Congratulations your Royal Majesty as you assumed the respected royal stool of your forbearers. How does it make you feel on a day like this?
Thank you. It’s a cocktail of emotions; there’s happiness, there’s joy, there’s caution, there’s optimism, there’s sober reflection, there’s a heavy sense of seriousness and responsibility.
There was this overwhelming acceptance of your emergence among the ruling houses and the Itsekiri’s the day you were unveiled as the Olu designate. As a father to all, how do you intend to unite all your subjects in the kingdom?
Well, that would be inspired and led by God. It will require humility and flexibility, but also decisiveness, equity, fair consideration of all the facts as well as the larger picture. And in the end, you weigh it in the balance as to how God views it through his scales of righteousness and justice.
As a young king, how prepared are you for the royal responsibility and the huge expectations from your subjects in advancing the Warri kingdom for the better?
Well, God holds times and seasons in his hands. He knew all this would happen from the foundation of time, and knew I would be this young when He would permit my emergence. And because nothing that happens to us in life is in vain, as situations and circumstances happen in my life, I learnt the best lessons I could from them, and to the best of my ability applied the lessons as I went on in life. Some were in leadership roles; some were as an employee, a friend, a sibling, a husband, a father, a team member. If you’re always receptive, no matter the situation, there are lessons to be learnt. One just has to be receptive, and one would be the better for it.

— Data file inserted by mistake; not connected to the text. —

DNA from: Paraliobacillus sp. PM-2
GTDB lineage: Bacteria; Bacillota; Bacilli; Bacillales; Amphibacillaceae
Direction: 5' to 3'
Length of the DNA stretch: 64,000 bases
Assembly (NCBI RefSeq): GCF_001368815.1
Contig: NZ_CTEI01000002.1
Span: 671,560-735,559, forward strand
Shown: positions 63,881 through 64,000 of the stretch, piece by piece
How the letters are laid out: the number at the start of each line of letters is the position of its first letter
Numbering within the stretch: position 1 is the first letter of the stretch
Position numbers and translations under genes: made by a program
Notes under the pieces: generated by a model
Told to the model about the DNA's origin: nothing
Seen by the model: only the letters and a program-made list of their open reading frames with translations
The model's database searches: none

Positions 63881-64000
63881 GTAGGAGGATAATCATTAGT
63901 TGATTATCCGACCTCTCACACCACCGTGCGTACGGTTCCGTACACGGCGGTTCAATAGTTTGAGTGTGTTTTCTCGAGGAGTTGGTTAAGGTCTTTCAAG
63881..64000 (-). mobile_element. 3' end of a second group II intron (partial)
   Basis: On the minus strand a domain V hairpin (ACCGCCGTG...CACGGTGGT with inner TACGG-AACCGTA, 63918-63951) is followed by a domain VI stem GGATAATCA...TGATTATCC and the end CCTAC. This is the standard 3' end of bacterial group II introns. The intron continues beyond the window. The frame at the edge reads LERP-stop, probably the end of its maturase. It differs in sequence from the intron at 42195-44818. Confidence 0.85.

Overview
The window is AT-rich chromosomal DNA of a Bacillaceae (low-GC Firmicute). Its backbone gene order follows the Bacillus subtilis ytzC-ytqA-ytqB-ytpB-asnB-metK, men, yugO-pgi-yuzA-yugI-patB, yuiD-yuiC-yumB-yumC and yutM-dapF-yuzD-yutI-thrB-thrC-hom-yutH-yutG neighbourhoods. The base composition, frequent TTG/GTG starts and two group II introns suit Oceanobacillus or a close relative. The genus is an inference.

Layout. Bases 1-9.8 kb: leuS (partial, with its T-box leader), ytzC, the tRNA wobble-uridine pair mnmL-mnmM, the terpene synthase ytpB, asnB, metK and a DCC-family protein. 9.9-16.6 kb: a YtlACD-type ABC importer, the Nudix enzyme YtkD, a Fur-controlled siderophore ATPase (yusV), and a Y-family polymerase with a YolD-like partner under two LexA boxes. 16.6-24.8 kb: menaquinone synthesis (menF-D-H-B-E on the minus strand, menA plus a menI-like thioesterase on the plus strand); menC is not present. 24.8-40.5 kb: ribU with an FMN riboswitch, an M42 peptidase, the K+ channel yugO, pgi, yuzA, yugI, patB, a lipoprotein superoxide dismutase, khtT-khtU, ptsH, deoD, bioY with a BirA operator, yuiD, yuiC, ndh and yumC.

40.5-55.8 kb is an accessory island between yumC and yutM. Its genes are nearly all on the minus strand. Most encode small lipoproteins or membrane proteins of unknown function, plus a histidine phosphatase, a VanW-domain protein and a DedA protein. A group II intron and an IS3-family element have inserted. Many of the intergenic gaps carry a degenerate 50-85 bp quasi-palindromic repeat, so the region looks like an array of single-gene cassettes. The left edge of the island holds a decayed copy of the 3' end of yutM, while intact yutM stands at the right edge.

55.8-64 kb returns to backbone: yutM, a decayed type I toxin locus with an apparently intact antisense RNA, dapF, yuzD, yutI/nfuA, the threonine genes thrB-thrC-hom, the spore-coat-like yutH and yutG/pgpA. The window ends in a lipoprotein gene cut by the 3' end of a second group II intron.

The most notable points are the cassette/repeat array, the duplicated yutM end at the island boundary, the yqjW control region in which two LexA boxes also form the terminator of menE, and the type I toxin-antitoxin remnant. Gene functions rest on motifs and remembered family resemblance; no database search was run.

What are some of the issues dear to your heart that you intend to address in your kingdom?
Leadership; I must be a living example of what it is to be a good leader. That way when one is speaking about the abundant leadership problems in our society, it won’t be the pot calling the kettle black. There’s also an attitude and a mind-set problem because leaders don’t become as they are in isolation, they are products of the society. So, while it’s easy to point to leaders and say one thing or the other, we must also be ready to look inward and embrace the right attitude. If the attitude of leaders and followers is right, I think we would be on the right track in dealing and managing situations that come up, be it in unemployment, allocation of resources, delivery, execution of projects, and so on. Education will be key to this – formal and informal education, as well as reassessment of what values are. But as I said, one must be willing to be a living example of all that.
Lastly, do you subscribe to the clamour in certain quarters for constitutional responsibility for royal fathers?
These are delicate matters. Royal fathers and their kingdoms predate Nigeria. It’s important to address and respect foundational issues so that what one builds on can stand the rigid test that is nation building.
Royal fathers are as grassroots as they come, and are the closest to the people. A people’s sense of identity is connected to their culture and in this part of the world, as custodians of culture, royal fathers have the hearts and ears of their people. Formal recognition of the office and roles by the constitution is very well-deserved in my view.